The bifurcation and uneven recovery are also visible in labour unemployment across formal and informal sectors. Although India faced unprecedented levels of job loss during the lockdown, the unemployment levels have now returned to the pre-lockdown phase. However, India’s recovery in unemployment has not been equal for all, with vulnerable sections being left behind. Besides, these marginalised sections often are majorly employed in the informal sector, which leaves them even more vulnerable to economic downturns like the current crisis.
The aforementioned study by Deshpande and Ramachandran estimated that the rate of job losses among Scheduled Castes, after the lockdown, was three times higher as compared to the upper castes. In another study conducted by Ashwini Deshpande, women employed before the lockdown were 23.5 percentage points less likely to be employed after the lockdown as compared to men employed before the lockdown.
A report by International Monetary Fund warned that the current crisis could follow the path of previous pandemics, which led to higher income inequality and unemployment for people with basic education qualifications while barely impacting employment prospects of people with higher education. Furthermore, a joint report by Asian Development Bank and International Labour Organisation suggests that youth (15-24 years) will face a more severe immediate and long term, economic and social blow as compared to adults (25 years and older) due to the pandemic. The report estimates job losses for 4.1 million Indian youth.
Hence, in a deeply unequal India, a post-lockdown uneven recovery is exemplifying existing inequalities. While the economically and socially better off sectors are experiencing a stable growth, the sectors comprising of marginalised workers and households are undergoing a battle for survival.
Although the government did provide a timely fiscal stimulus for revival, it has largely proven to be inadequate as compared to other countries. Figure 1 presents a comparison of total fiscal measures undertaken by different emerging market and middle-income countries in the world.
India (highlighted) fares amongst the bottom five and way below the average fiscal stimulus undertaken by the Emerging Market and Middle-Income Economies as a whole (Circled). In the long run, this pattern of growth can prove to be highly detrimental to India as is evident in Figure 2 which highlights the GDP losses to various Advanced and Emerging Market Economies in 2025 as compared to GDP projections made pre-pandemic.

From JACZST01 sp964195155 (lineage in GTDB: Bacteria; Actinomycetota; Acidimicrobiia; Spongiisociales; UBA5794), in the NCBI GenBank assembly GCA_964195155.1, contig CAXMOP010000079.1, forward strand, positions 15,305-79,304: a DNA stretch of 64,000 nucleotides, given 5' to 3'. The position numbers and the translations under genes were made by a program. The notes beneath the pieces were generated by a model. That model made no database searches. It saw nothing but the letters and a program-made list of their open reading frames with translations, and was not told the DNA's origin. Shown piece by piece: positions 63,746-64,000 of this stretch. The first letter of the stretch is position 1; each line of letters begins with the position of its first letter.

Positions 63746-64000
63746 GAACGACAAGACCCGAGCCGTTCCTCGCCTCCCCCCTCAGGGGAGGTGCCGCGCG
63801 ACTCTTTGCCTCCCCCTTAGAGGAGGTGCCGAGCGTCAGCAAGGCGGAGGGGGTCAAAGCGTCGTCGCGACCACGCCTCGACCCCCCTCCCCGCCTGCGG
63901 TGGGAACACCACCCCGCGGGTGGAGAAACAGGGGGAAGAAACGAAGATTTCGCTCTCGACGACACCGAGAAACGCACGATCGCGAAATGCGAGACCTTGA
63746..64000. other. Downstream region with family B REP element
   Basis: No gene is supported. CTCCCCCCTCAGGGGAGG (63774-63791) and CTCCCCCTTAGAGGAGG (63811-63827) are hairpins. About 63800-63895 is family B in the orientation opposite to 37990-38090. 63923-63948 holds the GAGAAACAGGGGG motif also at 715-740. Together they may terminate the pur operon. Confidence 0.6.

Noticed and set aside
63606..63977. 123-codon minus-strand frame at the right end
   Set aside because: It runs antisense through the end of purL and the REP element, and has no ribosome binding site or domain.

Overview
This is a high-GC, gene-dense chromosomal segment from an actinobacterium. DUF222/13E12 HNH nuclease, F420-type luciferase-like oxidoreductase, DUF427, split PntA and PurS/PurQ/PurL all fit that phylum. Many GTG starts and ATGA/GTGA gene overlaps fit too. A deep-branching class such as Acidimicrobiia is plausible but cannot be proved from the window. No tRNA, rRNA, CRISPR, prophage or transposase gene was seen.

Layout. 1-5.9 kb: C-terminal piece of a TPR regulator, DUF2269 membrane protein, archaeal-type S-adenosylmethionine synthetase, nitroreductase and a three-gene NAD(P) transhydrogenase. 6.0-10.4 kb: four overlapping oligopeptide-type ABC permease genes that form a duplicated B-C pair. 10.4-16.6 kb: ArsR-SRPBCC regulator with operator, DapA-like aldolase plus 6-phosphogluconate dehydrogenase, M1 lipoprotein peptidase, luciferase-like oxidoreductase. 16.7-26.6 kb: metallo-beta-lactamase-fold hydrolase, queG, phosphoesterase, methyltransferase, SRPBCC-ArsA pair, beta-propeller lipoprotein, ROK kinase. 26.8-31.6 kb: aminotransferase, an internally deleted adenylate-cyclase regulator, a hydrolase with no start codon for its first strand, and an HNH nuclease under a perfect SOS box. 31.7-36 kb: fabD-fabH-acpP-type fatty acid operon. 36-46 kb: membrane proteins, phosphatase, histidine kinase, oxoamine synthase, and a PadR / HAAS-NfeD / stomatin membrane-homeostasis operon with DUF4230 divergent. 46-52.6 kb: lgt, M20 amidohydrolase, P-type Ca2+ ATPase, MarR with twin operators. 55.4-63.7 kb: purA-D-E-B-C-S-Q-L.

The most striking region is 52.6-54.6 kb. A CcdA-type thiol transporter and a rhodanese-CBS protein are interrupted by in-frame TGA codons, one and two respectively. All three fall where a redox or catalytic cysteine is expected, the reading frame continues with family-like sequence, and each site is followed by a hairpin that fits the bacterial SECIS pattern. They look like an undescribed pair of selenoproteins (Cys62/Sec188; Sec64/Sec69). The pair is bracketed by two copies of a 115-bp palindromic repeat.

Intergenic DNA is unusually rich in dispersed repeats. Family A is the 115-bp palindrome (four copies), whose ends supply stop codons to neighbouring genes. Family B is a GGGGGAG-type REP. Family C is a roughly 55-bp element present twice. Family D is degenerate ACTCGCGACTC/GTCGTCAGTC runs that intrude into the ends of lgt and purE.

Figure 2: GDP losses: 2019–21 versus 2019–25 (Percent difference between January 2020 WEO Update and October 2020 WEO projections)
India stands to lose almost 12% of its GDP as compared to pre-pandemic projections– the second worst amongst the selected countries, given its unbalanced recovery.
However, evidence suggests that given the right mixture of expansionary and progressive monetary and fiscal policies, extreme economic downturns like the Great Recession, have successfully transitioned the shape of recovery from K to V. Similarly, India could also adopt policies that target the affected sectors, enabling their speedy revival and paving the way for a balanced growth story.
The recovery of the better-off section often tends to dominate the misery of the weaker section, as has been the case with the current crisis. Instead of turning a blind eye towards the multi-speed recovery of the economy, there is a need to put concerted efforts towards ensuring an inclusive one. The need of the hour, then, is a prompt government response to alter India’s shape of recovery.
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Garima Nain is an independent researcher.Read More +
Ria Kasliwal was Junior Fellow with ORFs Economy and Growth Programme.Read More +